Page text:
Football is a big deal in Korea. I knew this before my journey to the Motherland, but when I entered the packed stadium, the stands seemed to be brimming with an overwhelming sense of emotion and excitement that I had not expected. Despite what recent protests may suggest, Koreans seem to possess a strong sense of nationalism that I have yet to experience in the Homeland. Americans can be very patriotic, but we don't seem to rally behind our country in quite the same way as they do in the Motherland. It was an interesting experience to partake in a soccer game as if the fate of the country depended on the game's outcome.
Of course, this showdown was particularly exciting and emotional because it was North Korea versus South Korea; nothing spices up competition more than a little sibling strife! I did not observe any animosity towards the North Korean team, only an intense support for the South Korean team. I can't speak to the political or social ramifications of this soccer showdown, but in my opinion, this game seemed like the opportunity for big brother South Korea, the better looking, more successful brother, to best the family black sheep. Interestingly, the game was a draw: zero to zilch. I can't help but wonder what if would have meant if the North Korean team had won. It felt rather poignant that neither team had bested the other. Sadly, just like the match, there is still no clear move towards resolution between the two countries.
There were a number of young people waving around large flags that read, "Fair Korea, Peace Asia." I was a bit bewildered by the meaning of their flags, but I later learned that they were promoting reunification between the two Koreas. Unfortunately, I couldn't get a photo, but a large section to my left were clad in white T-shirts bearing a graphic of the entire Korean peninsula colored in blue. The emblem was a call for a unified Korea. They later waved a gigantic banner with the same image. I think it would have been interesting to observe the cheering and comments in the pro-reunification section. Instead, I had to settle for the loud commentary of some very vocal ajusshis.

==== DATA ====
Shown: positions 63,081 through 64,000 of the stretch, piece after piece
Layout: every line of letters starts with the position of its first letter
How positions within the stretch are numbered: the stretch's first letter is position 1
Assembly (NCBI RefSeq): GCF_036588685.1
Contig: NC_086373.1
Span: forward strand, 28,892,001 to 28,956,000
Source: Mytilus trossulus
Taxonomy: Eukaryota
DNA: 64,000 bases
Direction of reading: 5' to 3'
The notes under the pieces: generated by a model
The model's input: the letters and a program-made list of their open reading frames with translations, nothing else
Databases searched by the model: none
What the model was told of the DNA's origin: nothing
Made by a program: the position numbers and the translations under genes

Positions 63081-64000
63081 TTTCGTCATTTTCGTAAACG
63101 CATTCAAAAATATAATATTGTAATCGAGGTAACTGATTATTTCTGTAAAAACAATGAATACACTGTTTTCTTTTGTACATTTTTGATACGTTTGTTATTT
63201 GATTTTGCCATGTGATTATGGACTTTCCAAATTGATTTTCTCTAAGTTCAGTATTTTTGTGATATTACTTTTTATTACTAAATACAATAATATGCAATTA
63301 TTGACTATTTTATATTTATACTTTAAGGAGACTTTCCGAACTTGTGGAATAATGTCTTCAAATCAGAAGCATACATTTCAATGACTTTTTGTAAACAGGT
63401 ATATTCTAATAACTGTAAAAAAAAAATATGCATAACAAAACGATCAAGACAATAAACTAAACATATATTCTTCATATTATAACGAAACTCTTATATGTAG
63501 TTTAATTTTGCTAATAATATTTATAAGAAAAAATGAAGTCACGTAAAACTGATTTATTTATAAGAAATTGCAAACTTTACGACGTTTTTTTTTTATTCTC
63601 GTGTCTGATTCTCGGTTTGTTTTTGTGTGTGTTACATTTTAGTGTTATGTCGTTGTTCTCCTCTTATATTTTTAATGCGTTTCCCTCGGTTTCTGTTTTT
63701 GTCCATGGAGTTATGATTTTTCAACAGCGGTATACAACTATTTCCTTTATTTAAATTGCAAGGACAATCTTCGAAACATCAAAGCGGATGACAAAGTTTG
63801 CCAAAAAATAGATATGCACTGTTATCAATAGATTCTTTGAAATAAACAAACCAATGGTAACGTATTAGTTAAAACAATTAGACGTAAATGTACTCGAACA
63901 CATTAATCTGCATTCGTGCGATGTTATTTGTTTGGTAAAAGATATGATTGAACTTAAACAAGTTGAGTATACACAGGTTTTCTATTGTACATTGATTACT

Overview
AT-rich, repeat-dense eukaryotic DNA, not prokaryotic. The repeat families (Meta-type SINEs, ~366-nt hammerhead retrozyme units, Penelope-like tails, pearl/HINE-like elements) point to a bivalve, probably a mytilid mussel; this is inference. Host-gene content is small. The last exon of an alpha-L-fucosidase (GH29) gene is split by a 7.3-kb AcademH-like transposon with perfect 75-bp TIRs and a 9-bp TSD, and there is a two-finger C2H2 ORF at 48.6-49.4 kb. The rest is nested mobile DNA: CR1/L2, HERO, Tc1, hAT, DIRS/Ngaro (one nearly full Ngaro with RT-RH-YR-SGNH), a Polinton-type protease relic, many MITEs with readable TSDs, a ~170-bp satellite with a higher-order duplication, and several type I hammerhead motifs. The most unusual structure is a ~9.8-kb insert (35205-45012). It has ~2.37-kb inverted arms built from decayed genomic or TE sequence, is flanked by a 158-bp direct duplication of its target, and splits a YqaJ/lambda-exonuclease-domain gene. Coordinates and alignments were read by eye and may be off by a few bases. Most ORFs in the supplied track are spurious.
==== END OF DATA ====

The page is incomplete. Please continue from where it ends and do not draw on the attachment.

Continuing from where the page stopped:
Here are a few more random thoughts on the match:
- The North Korean players were beefier and tanner than their S. Korean counterparts. I guess we know who's enjoying the Hanu beef.
- The N. Korean players all had a similar buzz cut, while the S. Korean players seemed to boast stylish perms or strategically layered hair styles.
- The typeface on the N. Korean jerseys were distractingly non-sporty. It looked like Times New Roman. Who uses serif-fonts on sports jerseys?
- The FIFA people seemed to be particularly sensitive to avoiding outright conflict between the two teams. For example, at one point in the game, a N. Korean collided into a S. Korean player. The media people began to replay the collision on the jumbo screen, but then, abruptly cut to a shot of some inactive fans in the stands. Was that a case of shoddy directing or a pointed effort to avoid images promoting confrontation? Let the conspiracy theories begin...
- My eemo was right. Most of the S. Korean players aren't all that good looking. Or, as she joked, "They're all country (시골) boys. Not very good looking." (No offense to country boys. My eemo was just kidding).
These folks in red are part of the specially designated cheering section. These seats go fast, so you have to get your tickets early. The cheering section also feature variations of the taeguki, the emblem on the S. Korean flag. I'm not sure about their significance, but I found the banners quite curious.
The stadium was packed. There would have been more people, but I'm sure that a bunch of them were still driving around looking for parking. I think we drove around for over an hour and a half before Joon Oppa miraculously found some illegal street parking! (수고했어요, 준오빠)
Of course we had to show our support for the Motherland with some red devil horns.
I tried to get some footage of the game, but honestly, my little Luminix snap-n-shoot can only do so much. I did, however, catch a bit of the massive wave in the stands so that you can experience a bit of the fervor for yourself.